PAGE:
Armed with the essential background on indexes, let’s explore how to pinpoint potential indexes for optimizing a database. It’s crucial to understand that developing and refining the indexing strategy is an iterative process. This is due to the ever-growing number of tables requiring optimization across the enterprise, as well as the constant influx of code changes and data growth affecting the indexing strategy. Nonetheless, Fortified believes that this is among the most vital tasks a DBA should prioritize, besides safeguarding and managing data.
Before identifying any indexes, we must take advantage of SQL Server’s robust utilization and metadata features, which offer insights into system utilization and configuration of the indexes. Fortified harnesses system tables and the sys.dm_db_index_usage_stats DMV to analyze usage data.
An index script employed by Fortified is used to assess the data and will be demonstrated in the examples below. The objective is to run this script on a SQL Server and transfer the data to Excel with the top row filtered.
Tip: As the DMV relies on data from the last SQL Server restart, ensure that there is at least a couple of weeks’ worth of data or more so that the business processes are accurately represented in the data.
The Top 20 techniques for optimizing the indexing strategy are outlined below, accompanied by an example for each method.
1. Unused Indexes – Open the Custom Sort and arrange the columns to display tables with the highest number of updates on objects that have not been queried. Fortified recommends considering the disabling of these indexes, which can be re-enabled if necessary.
-- UNUSED INDEXES WHERE IsUnique = 0 AND IndexID > 0 AND [UserSeeks] = 0 AND [UserScans] = 0 AND [UserLookups] = 0 ORDER BY [UserUpdates] DESC
2. Heaps (Tables without Clustered Indexes) – While there may be some disagreement, Fortified generally believes that every table should have a clustered index to optimize performance and maintenance. Objects with more than 25% updates should have clustered indexes, as HEAPs maintain forward pointers to the active data page, which can negatively impact performance over time.
-- HEAPS WITH HIGHEST UPDATES AT THE TOP WHERE [Disabled] = 0 AND IndexID = 0 ORDER BY [UserUpdates] DESC
3. Duplicate indexes – Duplicate indexes may seem obvious, but with many developers and DBAs adding indexes over time, the chances of duplicate indexes on tables increase. Use the “Indexes – Duplicates.sql” to identify duplicate or overlapping indexes.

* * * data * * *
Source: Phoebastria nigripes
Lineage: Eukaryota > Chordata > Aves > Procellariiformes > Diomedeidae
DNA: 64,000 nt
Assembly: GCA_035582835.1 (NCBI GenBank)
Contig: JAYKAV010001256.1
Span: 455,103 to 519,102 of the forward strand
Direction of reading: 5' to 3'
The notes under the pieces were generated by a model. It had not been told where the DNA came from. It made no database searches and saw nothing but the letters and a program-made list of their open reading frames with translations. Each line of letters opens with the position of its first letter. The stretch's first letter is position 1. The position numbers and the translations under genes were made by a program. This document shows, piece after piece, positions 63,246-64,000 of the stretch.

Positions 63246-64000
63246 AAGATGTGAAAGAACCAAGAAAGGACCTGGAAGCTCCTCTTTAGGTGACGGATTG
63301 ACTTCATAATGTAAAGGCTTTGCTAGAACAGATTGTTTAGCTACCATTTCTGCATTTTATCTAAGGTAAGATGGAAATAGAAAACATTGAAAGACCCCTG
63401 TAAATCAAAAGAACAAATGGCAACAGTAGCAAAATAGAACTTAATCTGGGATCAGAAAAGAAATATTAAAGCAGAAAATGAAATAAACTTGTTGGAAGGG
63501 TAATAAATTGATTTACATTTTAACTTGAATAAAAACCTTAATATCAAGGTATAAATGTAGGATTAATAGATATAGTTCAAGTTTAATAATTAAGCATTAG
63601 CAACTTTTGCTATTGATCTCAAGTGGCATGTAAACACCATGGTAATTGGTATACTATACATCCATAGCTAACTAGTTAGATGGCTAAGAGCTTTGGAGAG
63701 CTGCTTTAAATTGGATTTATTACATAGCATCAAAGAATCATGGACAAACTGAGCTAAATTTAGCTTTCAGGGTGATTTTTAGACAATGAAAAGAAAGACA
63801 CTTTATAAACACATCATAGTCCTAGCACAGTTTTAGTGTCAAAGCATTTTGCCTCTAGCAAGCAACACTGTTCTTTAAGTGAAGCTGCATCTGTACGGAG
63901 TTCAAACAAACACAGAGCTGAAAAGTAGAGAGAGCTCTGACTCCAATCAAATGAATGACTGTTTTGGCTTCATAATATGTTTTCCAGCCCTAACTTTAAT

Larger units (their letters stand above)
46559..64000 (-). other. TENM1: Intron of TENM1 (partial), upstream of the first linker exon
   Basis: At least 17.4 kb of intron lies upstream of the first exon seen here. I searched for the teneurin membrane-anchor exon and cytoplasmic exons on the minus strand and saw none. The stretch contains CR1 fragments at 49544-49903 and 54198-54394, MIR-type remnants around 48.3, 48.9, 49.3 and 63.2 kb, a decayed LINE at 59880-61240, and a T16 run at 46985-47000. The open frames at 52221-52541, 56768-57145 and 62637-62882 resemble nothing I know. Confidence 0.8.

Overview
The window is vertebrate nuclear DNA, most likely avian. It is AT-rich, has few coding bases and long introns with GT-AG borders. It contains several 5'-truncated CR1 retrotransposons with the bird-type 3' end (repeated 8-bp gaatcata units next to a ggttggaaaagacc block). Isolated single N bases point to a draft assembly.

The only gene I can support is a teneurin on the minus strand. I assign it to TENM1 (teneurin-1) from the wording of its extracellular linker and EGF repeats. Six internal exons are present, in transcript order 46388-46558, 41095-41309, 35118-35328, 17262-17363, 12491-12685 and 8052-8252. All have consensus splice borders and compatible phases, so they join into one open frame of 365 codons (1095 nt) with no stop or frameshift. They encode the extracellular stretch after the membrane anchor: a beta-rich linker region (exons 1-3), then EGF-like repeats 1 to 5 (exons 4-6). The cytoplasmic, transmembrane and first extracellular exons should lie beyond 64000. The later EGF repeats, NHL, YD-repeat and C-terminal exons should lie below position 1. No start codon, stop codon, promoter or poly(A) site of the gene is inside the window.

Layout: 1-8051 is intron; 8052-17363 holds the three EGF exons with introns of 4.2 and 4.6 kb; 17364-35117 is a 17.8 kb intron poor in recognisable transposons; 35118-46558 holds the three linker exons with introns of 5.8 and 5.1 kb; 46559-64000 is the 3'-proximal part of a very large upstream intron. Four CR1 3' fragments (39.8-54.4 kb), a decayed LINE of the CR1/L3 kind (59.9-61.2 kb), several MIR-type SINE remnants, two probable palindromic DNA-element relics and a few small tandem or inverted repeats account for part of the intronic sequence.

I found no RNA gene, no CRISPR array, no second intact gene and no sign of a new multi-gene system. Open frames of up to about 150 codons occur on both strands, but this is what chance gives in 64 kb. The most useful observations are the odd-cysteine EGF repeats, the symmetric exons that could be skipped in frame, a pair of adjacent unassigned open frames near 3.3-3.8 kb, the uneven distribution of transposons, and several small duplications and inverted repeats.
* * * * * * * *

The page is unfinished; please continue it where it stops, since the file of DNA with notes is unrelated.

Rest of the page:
4. Overlapping Indexes – Similar to duplicate indexes, developers and DBAs add indexes over time to optimize specific queries. To identify overlapping indexes, sort by database name, table name, and column name to review the indexes. Indexes with the same columns, those that use INCLUDED columns, or a different order can qualify as overlapping indexes.
The goal is to determine which index has the higher Index Seeks and potentially add a column to the other index in the includes. This allows you to DROP or DISABLE the other indexes. Use the “Indexes – Duplicates.sql” to identify duplicate or overlapping indexes.
5. Large Tables with a High Scan Count – Identifying the largest tables with higher table scans is an efficient way to reduce the physical resources SQL Server uses for both memory and IOPS. First, filter tables with more than 1,000 data pages or a number where SQL Server is not scanning the entire table because it is more efficient.
-- LARGE TABLES WITH A HIGH SCAN COUNT AND FEWER INDEXES WHERE [Disabled] = 0 AND TotalPages > 1000 AND [COUNT] < 3 ORDER BY [UserScans] DESC, TotalPages DESC
In the image below, there are tables that are 86GB and 119GB in size being scanned 4,630 and 2,172 times, respectively. Every time one of these indexes are scanned, memory is potentially flushed to free up space, and the number of IOPS increases as it has to return a significant amount of data.
6. High Lookups – A table with a high number of lookups indicates that existing indexes could benefit from adding one or more additional columns to the index. As mentioned earlier, a narrow index can be used by more indexes, but a very high number of lookups is costly for highly transactional objects. The goal is to identify the indexes with the highest number of lookups, pinpoint the missing columns, and potentially add them as INCLUDED columns in the index.
-- HIGH LOOKUPS WHERE [Disabled] = 0 ORDER BY USERLOOKUPS DESC